American Indian tribe fights Texas to keep bingo center open

Historically averse to anything resembling casino-style gambling, Texas officials are now going after a thriving electronic bingo center run by an American Indian tribe nearly a year after the machines began filling a rustic building on historic land north of Houston.

The Alabama-Coushatta tribe runs the Naskila Gaming entertainment center, named for their word for dogwood trees that populate the Piney Woods of East Texas. The operation has so far created more than 400 jobs — including about 200 for the tribe's 1,200 members — and added $5 million to the local economy, said Carlos Bullock, a former tribal council chairman.

"We are in the fight for our future," Bullock said. "This is something, a revenue stream, that can help the tribe immensely."

But state attorneys say the operation is illegal. The state argues the presence of electronic bingo machines violates an injunction from 15 years ago that closed a full-scale casino shortly after the tribe opened it on the same site. The center — on land the tribe received through Texas hero Sam Houston — is about 80 miles (129 kilometers) northeast of Houston.

The state wants the tribe held in contempt and the 2002 injunction enforced. A federal court hearing is set for Thursday in Beaumont.

"The machines operated at Naskila are not a permissible form of 'bingo' and as a result, still cannot be operated without state oversight," Anne Marie Mackin, an assistant Texas attorney general, said in a court filing.

Attorneys for the tribe argue the operation is legal under the U.S. Indian Gaming Regulatory Act, which was approved by Congress in 1988 and gives regulation authority of gaming on Native American lands to the three-member National Indian Gaming Commission. The 365 electronic bingo machines, known as Class 2 gambling, weren't covered in the 2002 injunction that halted slot machines, blackjack and poker games, considered Class 3 gambling, they contend.

"When we closed in 2002, we lost 300 jobs," Bullock said. "That was a difficult time for the tribe and tribal members, people who had begun relying on that income. That's what makes it so important we do everything legally and correctly because we can't afford to lose those jobs again."

However, the Alabama-Coushatta and another Texas tribe, the El Paso-based Tiguas, were federally recognized through the Restoration Act passed by Congress a year earlier in 1987, and agreed to a prohibition on gambling.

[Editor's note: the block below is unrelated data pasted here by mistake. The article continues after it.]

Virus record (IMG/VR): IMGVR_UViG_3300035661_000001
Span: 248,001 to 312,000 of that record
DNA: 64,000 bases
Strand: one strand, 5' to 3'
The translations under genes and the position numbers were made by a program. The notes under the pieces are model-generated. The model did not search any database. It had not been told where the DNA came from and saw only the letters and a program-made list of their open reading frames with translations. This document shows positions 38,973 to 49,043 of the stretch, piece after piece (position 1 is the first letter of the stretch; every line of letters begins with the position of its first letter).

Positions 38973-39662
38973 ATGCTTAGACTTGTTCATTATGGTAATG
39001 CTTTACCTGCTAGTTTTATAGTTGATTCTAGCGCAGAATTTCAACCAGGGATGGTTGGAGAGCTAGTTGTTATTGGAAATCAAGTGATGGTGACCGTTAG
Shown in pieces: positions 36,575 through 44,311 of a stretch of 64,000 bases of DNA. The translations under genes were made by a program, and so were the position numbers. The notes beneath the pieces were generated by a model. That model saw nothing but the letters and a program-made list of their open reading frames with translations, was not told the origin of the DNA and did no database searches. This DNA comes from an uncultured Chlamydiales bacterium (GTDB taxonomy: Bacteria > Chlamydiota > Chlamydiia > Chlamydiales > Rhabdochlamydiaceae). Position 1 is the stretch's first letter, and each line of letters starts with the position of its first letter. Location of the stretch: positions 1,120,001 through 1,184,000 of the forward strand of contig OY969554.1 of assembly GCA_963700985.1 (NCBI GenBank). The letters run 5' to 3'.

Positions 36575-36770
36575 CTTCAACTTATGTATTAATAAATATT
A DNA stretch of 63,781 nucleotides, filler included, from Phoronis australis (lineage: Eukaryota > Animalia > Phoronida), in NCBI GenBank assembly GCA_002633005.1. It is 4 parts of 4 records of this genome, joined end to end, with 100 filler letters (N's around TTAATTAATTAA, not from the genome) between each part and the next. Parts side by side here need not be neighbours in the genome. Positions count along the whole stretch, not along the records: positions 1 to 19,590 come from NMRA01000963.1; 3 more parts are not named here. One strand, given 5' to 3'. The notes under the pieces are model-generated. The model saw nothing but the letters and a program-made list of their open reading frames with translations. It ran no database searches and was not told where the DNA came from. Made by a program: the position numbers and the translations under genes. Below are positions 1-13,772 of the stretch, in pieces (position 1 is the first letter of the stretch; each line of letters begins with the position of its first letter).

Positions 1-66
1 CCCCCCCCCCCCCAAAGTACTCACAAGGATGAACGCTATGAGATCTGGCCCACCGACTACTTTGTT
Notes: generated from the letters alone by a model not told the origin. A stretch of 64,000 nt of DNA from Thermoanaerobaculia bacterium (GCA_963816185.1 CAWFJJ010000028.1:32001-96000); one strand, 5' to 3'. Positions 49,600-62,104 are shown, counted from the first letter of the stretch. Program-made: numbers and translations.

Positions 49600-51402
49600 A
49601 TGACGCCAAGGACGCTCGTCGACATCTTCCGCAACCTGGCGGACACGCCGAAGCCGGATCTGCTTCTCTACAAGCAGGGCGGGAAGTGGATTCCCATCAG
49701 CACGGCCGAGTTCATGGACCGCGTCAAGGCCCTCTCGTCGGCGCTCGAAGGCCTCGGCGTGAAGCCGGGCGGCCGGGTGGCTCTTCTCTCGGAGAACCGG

"A fluke of timing," Bullock said.

Since then, horse and dog track betting and a state lottery all became legal in Texas.

"The state can change its mind, but we're held by this resolution," he said.

The Coushatta and Alabama, then separate tribes, refused to support Mexico as Texans sought independence in the 1830s, and the victorious Houston rewarded them by working to secure property about 80 miles (129 kilometers) northeast of what's now his namesake city.

The only other federally recognized tribe in Texas, the Kickapoo, won its recognition in 1983 but had no provision regarding gambling. They now operate the only legal gambling center in the state in remote Eagle Pass, about 130 miles (209 kilometers) southwest of San Antonio along Texas-Mexico border.

The Texas Constitution bars most forms of gambling and legislative efforts to put the question directly before Texas voters long have failed.

"A lot of the thinking of the right in Texas originates in the more conservative religious denominations, and that is certainly true of the Texas Tea Party, for whom social, cultural, moral issues are primary," said Robert Biles, a political science professor at Sam Houston State University

A study in 2013 for the Texas Association of Business showed Texans already were spending $3 billion each year gambling elsewhere, like adjacent states which all have casinos.

And while this latest effort to thwart the Alabama-Coushatta in the courts is driven by Ken Paxton, a Republican attorney general allied to the Tea Party, it's a nonpartisan issue. American Indian gambling was contested back in the 1990s during the term of Gov. Ann Richards, a Democrat.

The Louisiana Gaming Control Board has noted Houston-area residents, 150 miles (241 kilometers) away, accounted for the most customers to Lake Charles, Louisiana, casinos which "would be hurt by legalized gambling in Texas."

A hint of what could happen has surfaced in Oklahoma, where American Indian-run casinos draw Texas residents from the Dallas-Fort Worth area about an hour away on Interstate 35. They've siphoned business from Shreveport and Bossier City, three hours to the east in Louisiana.

"Obviously if another option that's closer geographically to folks, they will investigate it," Wayne Duty, executive director of the Louisiana Casino Association, said. "What we saw in northwest Louisiana when the Native American (Oklahoma) casinos came online, we lost 17 percent of our gross revenue. And frankly, we never recovered that."